I think in your situation, the sleep environment that you setup for your son worked for you at the time - nestled cozy in your bed. But, now that you are having another, that sleep environment has to be changed. So, its going to take a bit of crying on his part (and heartbreak on yours) in order to establish a new environment and healthy sleep patterns. If you tough it out, I promise you that it will work! And although putting him in a crib in your room sounds good, its just another sleep environment that will eventually have to be changed, so might as well go all out and just put him in his own room.

      Good luck!

       
    • At 8:58 PM, February 10, 2006, Blogger mamalife said…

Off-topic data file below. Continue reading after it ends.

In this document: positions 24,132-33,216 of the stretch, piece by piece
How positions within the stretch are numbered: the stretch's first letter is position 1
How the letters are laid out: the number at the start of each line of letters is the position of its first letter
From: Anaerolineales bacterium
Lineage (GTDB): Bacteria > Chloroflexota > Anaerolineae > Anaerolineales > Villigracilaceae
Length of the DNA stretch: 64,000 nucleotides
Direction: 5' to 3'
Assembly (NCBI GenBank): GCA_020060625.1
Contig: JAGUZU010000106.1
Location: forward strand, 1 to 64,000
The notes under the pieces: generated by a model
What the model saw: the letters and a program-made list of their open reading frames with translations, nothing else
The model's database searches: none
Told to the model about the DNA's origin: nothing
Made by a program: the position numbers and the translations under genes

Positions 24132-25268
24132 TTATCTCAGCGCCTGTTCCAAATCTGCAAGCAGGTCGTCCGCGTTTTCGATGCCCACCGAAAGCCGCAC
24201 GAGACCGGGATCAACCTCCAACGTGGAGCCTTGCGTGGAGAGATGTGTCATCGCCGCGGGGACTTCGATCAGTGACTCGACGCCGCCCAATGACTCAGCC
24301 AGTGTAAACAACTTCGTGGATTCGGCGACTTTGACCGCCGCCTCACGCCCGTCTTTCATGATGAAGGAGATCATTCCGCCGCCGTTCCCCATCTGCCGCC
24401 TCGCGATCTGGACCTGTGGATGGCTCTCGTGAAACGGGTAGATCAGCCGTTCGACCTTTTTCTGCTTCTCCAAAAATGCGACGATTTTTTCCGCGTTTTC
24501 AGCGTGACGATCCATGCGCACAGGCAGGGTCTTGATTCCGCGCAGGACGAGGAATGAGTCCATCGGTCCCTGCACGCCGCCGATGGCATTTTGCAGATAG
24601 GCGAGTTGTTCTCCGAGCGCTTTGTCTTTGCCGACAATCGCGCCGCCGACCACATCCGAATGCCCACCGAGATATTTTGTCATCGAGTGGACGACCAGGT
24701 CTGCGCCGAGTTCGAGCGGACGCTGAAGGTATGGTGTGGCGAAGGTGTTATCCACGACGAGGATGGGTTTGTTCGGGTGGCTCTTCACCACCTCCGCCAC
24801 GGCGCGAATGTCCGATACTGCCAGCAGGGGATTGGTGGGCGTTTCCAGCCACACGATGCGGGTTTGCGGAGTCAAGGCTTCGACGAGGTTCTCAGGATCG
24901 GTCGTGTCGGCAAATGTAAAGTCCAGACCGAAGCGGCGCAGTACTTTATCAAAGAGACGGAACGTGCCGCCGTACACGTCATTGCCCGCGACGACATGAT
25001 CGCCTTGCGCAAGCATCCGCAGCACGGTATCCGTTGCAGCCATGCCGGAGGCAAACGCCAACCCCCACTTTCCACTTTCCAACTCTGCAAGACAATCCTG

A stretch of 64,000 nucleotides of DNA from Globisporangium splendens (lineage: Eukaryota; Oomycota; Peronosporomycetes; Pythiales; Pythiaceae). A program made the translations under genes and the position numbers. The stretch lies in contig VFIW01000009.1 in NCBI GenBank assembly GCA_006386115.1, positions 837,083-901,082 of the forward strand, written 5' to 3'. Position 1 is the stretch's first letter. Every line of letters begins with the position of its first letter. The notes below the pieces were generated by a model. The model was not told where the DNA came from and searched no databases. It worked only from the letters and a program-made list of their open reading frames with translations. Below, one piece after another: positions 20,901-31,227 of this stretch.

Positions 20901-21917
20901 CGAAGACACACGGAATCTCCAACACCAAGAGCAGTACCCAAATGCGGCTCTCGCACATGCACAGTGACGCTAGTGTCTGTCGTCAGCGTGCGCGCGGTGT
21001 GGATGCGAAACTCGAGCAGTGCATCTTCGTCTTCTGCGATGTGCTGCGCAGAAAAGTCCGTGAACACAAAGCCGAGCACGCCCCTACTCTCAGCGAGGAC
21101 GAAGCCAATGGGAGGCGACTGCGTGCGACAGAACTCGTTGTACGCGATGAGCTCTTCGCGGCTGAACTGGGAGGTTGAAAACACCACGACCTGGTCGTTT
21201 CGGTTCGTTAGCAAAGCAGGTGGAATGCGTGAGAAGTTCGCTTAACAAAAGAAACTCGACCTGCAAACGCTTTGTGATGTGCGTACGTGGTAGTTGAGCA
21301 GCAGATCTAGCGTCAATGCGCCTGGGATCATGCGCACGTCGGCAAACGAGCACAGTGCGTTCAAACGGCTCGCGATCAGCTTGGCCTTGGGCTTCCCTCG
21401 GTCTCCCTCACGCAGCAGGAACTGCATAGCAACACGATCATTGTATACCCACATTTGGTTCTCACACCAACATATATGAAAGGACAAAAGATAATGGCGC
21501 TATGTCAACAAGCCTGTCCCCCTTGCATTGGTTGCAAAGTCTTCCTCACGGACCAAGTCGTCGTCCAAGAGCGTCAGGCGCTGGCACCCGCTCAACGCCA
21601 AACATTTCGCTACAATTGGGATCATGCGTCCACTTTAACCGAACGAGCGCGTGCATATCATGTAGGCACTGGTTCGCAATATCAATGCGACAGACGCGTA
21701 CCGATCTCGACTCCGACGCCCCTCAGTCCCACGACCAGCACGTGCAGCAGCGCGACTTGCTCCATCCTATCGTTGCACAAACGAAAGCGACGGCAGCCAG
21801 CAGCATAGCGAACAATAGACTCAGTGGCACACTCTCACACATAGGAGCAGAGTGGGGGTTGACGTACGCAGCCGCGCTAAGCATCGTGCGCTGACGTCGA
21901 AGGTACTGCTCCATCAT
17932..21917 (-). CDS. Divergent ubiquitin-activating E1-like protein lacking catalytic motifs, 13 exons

Well, I think everyone above (except "blog this") has great advice...AND you are so right to, in the end, listen to your own instincts. Every parent and every baby is different, so what works for one will not work for another. My baby slept only in my arms or my bed until she was 8 months old. Then I decided she needed to at least nap in her crib for my sanity, so I had a few minutes each day to myself. With much protest and agony on both our parts, we finally got there. When I then decided to move her into her crib at night, I'd put her down after she fell asleep (at almost 22 months old, other than naps on days I work she has only ever fallen asleep in my arms and at my breast)- then the first time she awoke, I'd bring her into our bed for the rest of the night (ok, and secretly I did not sleep well until she woke up and joined us - I missed her!) ... finally it got to a point near a year that she was up every hour for a week and driving me crazy with no sleep - so in desperation one night about 3am I told my hubby to go put her in her crib, certain I'd hear loud crying protests from her - much to my surprise, she went right to sleep and after spent all night every night in her crib (though most nights she still gets up once to nurse) ... I guess she finally decided she needed some space of her own to sleep. I do like your idea of the crib in your room at first. I also like the other commenters idea of allowing him to stay in between you and your hubby and getting a co-sleeper for your new little guy. Good luck!